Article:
Sadly, it seems that a large proportion of fruit trees across the site have been blighted by what appears to be this problem – described in detail here by RHS. Furthermore, cruelly, it seems that well-tended and controlled trees have been badly affected, whereas overgrown, neglected ones have been generally untouched.
This agrees with the biology of this fungal disorder, where its spores enter a tree by wounds, especially those caused by pruning, the sawing off of branches etc.
The advice then, would appear to be that if anyone has a still-healthy tree, but which needs pruning, then they make sure – although opinions vary on this – that they have a fungicidal protective pruning paint to hand, to apply immediately that the branch is removed, and only to prune in summer.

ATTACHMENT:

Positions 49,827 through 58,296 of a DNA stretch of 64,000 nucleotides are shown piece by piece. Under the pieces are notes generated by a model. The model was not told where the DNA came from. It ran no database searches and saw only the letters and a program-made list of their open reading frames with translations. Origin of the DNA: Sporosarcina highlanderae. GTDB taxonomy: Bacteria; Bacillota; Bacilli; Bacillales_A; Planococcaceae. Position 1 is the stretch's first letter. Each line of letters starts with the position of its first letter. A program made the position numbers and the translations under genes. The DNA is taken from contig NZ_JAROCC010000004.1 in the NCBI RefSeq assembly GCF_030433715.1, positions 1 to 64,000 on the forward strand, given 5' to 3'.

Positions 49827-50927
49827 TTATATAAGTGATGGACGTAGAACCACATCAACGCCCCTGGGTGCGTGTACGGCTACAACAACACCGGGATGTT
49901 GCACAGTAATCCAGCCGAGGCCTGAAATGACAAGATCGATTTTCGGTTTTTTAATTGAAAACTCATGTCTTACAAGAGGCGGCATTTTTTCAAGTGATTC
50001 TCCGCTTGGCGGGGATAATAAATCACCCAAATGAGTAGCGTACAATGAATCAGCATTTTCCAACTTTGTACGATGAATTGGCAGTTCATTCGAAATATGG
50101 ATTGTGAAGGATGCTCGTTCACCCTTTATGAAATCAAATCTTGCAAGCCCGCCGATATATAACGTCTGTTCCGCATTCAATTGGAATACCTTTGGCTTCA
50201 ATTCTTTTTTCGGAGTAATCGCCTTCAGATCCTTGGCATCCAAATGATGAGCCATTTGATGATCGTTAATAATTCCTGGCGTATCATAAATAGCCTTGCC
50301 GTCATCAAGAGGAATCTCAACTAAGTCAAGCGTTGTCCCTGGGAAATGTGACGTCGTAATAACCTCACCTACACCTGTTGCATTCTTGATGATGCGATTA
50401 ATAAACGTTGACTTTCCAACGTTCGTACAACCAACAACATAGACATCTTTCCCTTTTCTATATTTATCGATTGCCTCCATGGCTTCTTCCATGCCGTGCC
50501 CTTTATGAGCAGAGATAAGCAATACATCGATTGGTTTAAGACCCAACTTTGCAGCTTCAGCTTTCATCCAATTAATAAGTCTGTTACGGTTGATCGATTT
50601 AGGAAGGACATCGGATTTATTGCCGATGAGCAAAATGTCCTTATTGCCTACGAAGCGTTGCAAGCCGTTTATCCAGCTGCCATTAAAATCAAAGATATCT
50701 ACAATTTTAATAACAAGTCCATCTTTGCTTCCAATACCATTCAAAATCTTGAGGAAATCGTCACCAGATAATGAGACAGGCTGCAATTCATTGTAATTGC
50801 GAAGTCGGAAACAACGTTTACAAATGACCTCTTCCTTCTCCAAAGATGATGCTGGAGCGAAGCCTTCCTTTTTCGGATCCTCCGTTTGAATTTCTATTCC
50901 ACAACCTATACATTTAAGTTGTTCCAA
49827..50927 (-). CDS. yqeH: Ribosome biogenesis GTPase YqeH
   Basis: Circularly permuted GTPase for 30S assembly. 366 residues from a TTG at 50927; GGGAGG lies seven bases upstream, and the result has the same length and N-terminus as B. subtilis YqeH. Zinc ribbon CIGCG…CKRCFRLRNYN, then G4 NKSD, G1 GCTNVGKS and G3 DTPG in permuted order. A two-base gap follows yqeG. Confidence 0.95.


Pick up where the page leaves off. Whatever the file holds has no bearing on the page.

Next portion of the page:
The spore-releasing bodies start to appear this time of year – from September onwards – and so if anyone cuts off a diseased branch – the advice for so doing is to make sure that the branch is cut well beyond any evidence of the disease – then it should be removed from site straight away, as spores will continue to be spread even when it is separated from the tree.
It’s not a happy thing to have to report, but we hope that by so doing we might save some precious fruit trees across people’s plots.
PPA Website Team